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Whale Wars How do anti-whaling groups differ from one another?

posted: 05/15/12
by: Sara Novak
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Sea Shepherd maneuvers a small outboard boat next to a Japanese whaling ship in Antarctica. From this position, Sea Shepherd can perform one of many actions designed to directly shut down the whaling fleet's operations.
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Although anti-whaling activism is relatively new, there are a number of organized groups devoted to the cause. To better understand how they differ, let's first look at how some of these groups got their start.

Major Players in the Anti-whaling World

As different as some anti-whaling groups may be, they're motivated by similar concerns. Canadian activists started Greenpeace in 1971 and launched its first anti-whaling operation in 1975 to address plummeting whale populations worldwide. At this point, 1.5 million whales had already been hunted and killed since commercial whaling began in 1925. Paul Watson, a founding member of Greenpeace, left to establish another organization, the Sea Shepherd Conservation Society, in 1981. With its efforts featured on the Animal Planet television series "Whale Wars," Sea Shepherd has become one of the most visible anti-whaling groups in recent years.

Anti-whaling efforts had some positive results early on, as public opinion began to turn against whaling. In 1979, the Indian Ocean Whale Sanctuary was established. Three years later, the International Whaling Commission (IWC), an agency set up in 1946 to regulate the whaling industry, agreed to an international moratorium on commercial whaling.

In 1986, however, the IWC gave Japan an exemption from the ban, allowing the country to hunt whales for scientific purposes. As a result, several new anti-whaling groups surfaced to campaign against and monitor the newly allowed whaling activity, including the Whale and Dolphin Conservation Society, which formed in 1987. Other groups, like Whalewatch, which began in 2003, have more recently taken up the cause.

Anti-whaling Group Tactics and Support

The biggest differences among today's major anti-whaling groups probably have to do with the methods they use to achieve their goals. Groups like Sea Shepherd and Greenpeace use direct action to hinder whaling ships — including using their ships to block whaling vessels from harpooning whales. These organizations have drawn attention to the plight of whales by creating publicity through activist crusades against whaling ships from Japan, Iceland and Norway.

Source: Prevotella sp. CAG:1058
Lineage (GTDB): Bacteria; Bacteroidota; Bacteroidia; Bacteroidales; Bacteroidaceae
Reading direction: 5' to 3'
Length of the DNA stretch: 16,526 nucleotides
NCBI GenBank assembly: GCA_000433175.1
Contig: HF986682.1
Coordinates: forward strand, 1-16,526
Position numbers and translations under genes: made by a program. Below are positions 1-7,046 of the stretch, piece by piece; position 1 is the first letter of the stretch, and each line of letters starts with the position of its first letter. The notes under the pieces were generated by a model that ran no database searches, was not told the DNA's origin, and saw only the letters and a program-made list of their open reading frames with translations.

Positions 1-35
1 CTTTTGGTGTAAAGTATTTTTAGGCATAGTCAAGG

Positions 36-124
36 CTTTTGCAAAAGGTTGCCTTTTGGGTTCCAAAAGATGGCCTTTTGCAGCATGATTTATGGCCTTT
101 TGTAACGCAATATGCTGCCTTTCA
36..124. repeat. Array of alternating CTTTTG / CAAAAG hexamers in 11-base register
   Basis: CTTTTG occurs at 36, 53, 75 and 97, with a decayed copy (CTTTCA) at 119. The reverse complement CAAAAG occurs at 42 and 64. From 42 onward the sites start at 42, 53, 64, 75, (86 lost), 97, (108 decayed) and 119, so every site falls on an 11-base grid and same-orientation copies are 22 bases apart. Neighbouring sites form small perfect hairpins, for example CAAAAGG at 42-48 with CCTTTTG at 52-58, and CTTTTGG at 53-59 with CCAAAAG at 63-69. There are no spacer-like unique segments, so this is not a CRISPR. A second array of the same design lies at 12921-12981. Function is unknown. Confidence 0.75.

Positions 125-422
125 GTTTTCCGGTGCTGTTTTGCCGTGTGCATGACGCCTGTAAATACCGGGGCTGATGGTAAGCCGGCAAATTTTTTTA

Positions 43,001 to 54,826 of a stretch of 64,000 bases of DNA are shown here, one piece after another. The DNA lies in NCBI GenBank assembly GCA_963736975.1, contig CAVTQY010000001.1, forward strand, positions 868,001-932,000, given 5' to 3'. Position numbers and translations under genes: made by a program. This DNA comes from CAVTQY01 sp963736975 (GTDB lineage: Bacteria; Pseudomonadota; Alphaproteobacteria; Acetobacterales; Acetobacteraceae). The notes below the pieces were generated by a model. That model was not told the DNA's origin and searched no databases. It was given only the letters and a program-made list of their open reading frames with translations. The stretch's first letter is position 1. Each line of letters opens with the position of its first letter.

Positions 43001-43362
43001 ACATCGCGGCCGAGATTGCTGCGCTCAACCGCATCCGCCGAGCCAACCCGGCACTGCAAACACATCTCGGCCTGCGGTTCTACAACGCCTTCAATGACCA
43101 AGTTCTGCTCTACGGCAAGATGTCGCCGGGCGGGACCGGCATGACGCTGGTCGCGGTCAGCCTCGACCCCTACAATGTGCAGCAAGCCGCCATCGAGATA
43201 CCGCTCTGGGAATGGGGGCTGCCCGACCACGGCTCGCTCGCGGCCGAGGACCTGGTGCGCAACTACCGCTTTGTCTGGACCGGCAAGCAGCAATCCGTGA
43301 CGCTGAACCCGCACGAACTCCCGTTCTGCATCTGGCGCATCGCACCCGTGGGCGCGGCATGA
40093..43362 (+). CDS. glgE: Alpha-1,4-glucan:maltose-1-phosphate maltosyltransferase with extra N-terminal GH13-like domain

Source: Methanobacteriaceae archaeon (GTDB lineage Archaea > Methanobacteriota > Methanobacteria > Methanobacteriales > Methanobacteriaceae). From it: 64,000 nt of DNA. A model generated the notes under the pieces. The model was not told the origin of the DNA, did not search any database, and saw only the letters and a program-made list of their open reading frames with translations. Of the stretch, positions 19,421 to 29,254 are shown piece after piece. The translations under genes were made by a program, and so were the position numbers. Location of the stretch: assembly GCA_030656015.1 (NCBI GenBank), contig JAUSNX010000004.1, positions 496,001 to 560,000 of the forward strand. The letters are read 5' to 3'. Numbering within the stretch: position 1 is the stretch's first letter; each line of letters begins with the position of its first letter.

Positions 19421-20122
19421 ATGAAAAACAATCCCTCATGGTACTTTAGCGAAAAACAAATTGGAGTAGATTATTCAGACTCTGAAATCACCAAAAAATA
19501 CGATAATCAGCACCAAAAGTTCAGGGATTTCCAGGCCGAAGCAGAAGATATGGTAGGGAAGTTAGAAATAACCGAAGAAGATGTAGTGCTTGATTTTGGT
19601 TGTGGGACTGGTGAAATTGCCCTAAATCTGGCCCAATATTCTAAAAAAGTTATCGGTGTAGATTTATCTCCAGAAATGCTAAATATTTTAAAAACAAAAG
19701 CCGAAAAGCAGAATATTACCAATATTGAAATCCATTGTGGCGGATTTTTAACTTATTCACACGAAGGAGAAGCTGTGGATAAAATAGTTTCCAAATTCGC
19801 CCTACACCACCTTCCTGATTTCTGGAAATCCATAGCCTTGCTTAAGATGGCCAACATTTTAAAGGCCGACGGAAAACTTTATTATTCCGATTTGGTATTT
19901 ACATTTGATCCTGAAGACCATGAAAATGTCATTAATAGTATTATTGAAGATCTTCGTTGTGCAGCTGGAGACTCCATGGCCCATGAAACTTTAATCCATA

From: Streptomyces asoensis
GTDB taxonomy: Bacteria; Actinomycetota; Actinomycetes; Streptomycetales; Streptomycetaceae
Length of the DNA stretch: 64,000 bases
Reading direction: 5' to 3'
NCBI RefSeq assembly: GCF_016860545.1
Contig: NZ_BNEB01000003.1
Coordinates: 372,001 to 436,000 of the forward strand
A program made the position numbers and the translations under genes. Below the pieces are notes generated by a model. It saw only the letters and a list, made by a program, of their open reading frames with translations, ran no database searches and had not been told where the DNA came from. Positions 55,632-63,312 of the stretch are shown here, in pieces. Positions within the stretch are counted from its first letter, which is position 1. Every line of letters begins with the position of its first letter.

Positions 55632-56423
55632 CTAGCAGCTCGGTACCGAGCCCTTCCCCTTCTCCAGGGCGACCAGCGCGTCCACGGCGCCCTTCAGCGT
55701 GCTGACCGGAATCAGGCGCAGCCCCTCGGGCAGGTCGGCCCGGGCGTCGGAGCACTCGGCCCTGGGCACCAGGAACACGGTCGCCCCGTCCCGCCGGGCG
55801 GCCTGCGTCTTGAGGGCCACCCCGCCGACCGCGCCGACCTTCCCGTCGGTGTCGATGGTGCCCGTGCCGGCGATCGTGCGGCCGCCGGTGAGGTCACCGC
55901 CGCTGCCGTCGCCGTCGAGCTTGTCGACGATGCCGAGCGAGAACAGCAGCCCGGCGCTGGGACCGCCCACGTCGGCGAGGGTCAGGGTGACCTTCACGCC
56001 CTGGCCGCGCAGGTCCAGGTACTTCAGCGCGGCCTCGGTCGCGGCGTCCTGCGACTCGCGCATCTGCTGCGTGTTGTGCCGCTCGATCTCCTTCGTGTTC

In contrast, non-direct action groups lobby for stronger governmental action against whaling. Whalewatch, for example, conducts research and publishes reports to raise awareness amongst law makers and the public. The Whale and Dolphin Conservation Society is a charity organization that uses research, petitions and lobbying efforts to peacefully push their agenda.

Support for anti-whaling organizations is widespread. According to the groups' Web sites, Greenpeace, Sea Shepherd, and the Whale and Dolphin Conservation Society receive most of their funding from private donations. Sea Shepherd, for example, receives support from former game show host and animal welfare activist Bob Barker. According to ABC News, Barker recently donated $5 million for the purchase of a new ship. Sea Shepherd even christened the ship the Bob Barker.

Whalewatch, on the other hand, get its funding from 50 supporting nongovernmental organizations (NGOs) — including the World Society for the Protection of Animals, Humane Society International, RSPCA and Animal Welfare Institute.

Anti-whaling Groups in the Public Eye

Anti-whaling groups, particularly those that use direct-action tactics, have made it into the headlines on a numerous occasions. In January 2010, for example, a Japanese patrol ship collided with a Sea Shepherd vessel, a highly sophisticated stealth boat called the Ady Gil. The incident caused serious damage to the boat, and one activist even suffered cracked ribs on impact. According to the Guardian newspaper, both sides have conflicting stories about how the crash occurred.

In a separate incident in 2008, two Greenpeace activists were arrested for trespassing and theft. The activists, Junichi Sato and Toru Suzuki, were arrested after intercepting a shipment of salted whale meat from a Japanese whaling ship. According to a report in the Guardian, the activists believed the meat was headed for the black market.

So, regardless of the particular tactics they choose to use, anti-whaling groups are continuing to make an impact on the whaling industry.

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